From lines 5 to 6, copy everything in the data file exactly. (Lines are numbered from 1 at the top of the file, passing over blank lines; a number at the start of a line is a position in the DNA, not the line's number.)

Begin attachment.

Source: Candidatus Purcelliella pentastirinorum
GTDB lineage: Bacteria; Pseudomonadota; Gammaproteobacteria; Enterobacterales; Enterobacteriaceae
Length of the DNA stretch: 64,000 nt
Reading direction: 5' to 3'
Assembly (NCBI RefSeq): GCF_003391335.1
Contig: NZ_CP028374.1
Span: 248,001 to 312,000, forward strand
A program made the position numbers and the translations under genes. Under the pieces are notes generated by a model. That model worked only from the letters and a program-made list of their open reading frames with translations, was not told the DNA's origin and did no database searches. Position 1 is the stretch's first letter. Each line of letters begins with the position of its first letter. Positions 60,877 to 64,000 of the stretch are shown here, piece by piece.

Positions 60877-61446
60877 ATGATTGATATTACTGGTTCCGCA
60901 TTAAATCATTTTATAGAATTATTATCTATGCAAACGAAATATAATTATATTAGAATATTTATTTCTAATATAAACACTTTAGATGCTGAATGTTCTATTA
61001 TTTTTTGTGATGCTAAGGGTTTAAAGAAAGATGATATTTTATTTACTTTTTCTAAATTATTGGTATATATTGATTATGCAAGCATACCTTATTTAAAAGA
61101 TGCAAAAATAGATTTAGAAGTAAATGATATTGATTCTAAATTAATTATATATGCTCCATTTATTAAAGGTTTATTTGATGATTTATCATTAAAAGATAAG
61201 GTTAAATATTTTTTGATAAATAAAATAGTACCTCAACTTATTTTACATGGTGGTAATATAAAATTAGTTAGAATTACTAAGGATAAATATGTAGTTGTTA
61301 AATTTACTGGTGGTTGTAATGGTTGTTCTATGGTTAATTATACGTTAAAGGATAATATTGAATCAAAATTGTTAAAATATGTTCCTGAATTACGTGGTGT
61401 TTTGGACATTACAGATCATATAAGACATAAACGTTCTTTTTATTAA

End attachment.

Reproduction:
Assembly (NCBI RefSeq): GCF_003391335.1
Contig: NZ_CP028374.1